Alice: Upper case G, lower case b, slanted single quote, non slanted single quote …

Bob: What the hell are you talking about?!?!  What’s a slanted quote?!

Alice:  Why don’t I beep it over to you.  Ready?

Bob: <Gets his decoder ready> …. Ready!

Alice: <Presses a button><BeepSchrrrrrBeepBeep .. .modem kind of a noise>

Bob: ok got it  <sees Gb`’b4&^faQ?>

You can also beep things over with


Let’s encrypt is awesome

It used to be that if you wanted to encrypt using SSL you have couple of choices.  You can either self sign for $0 and get a narly warning message every time you or your users visit the site.  Or you could pay $60+/year for SSL certificate.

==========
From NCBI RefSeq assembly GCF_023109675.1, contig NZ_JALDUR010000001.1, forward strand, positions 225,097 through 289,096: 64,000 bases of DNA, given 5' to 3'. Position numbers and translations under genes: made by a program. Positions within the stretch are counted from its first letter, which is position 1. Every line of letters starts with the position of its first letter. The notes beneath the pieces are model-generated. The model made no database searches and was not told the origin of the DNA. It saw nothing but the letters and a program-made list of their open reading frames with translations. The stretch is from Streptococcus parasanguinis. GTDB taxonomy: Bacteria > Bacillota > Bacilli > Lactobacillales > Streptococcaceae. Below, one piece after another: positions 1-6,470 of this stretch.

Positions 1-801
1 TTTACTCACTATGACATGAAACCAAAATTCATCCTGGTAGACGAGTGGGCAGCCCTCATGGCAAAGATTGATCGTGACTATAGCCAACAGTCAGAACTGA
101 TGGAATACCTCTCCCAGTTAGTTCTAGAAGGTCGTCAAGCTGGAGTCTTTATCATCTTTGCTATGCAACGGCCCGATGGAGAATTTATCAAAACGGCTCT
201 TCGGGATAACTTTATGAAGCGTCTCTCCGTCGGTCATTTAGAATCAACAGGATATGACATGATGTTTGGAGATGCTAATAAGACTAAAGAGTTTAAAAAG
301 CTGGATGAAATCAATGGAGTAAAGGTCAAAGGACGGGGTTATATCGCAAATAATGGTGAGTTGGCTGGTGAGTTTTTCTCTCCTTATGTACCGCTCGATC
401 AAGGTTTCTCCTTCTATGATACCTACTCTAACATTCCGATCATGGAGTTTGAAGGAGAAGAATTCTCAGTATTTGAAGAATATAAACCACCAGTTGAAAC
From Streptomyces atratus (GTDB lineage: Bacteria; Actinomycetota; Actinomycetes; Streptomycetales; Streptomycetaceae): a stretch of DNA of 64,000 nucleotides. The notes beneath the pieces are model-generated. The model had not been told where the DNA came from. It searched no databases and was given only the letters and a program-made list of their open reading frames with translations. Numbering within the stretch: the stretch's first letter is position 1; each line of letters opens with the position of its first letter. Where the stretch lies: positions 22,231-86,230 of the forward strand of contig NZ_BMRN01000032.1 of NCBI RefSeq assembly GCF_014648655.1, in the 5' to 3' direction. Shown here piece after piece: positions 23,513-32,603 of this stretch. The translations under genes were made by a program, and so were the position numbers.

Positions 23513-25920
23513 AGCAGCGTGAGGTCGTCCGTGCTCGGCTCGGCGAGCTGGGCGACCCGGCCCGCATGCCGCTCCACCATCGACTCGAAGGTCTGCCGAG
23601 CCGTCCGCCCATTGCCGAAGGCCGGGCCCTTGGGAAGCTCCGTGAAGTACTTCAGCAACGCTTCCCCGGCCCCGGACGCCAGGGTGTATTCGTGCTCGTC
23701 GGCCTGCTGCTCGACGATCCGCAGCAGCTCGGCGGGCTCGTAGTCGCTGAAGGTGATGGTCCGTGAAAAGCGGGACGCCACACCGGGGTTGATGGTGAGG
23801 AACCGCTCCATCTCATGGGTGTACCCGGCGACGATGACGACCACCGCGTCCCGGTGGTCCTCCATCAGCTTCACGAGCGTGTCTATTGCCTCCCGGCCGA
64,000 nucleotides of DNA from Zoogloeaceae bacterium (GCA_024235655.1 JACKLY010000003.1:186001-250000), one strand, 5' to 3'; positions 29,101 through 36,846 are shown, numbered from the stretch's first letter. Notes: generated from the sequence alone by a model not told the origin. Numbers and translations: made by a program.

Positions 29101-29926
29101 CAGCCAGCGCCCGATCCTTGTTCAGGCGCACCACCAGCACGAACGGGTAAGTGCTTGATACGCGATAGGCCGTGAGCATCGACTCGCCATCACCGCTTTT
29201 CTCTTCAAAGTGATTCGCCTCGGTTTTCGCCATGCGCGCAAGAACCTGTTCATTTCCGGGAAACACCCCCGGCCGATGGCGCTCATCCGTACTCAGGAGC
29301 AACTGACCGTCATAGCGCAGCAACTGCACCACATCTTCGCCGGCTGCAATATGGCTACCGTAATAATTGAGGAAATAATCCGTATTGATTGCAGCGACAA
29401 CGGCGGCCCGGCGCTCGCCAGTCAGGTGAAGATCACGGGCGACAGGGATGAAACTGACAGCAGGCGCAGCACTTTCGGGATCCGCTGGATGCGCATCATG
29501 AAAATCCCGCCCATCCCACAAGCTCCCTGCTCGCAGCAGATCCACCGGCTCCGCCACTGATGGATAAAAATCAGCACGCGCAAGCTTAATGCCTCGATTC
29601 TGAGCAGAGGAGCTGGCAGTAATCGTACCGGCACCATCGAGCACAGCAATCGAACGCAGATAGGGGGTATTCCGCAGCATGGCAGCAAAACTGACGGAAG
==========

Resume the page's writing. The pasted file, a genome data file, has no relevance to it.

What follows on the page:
Let’s encrypt gives you a 3 month (indefinitely renewable) certificate for free.  The best part isn’t the cost though.  The best part is that the setup is so easy.  You can get SSL certificate for your apache site right from command line with 3 button presses.  You can’t do that even if you pay $200 for commercial SSL.  It will take you at least 30 minutes to do it.

There must be a catch right?  Not really, although right now my Blackberry doesn’t recognize the cert.  That will change with time though.  It’s only because let’s encrypt is too new.

Changing Ceph Configuration on all Nodes

One question regarding Ceph that comes up frequently is:  Where do you change ceph.conf file?  On admin node?  On each node manually?  Or will it magically replicate on it’s own?

The answer is that you change the the ceph.conf only in one place.  You change it on the admin node and use ceph-deploy to deploy the changes on all other nodes

For example: if you have a cluster consisting of n0, n1 and n2, you would do it like this

#login to admin node
cd my-cluster 
ceph-deploy --overwrite-conf admin n0 n1 n2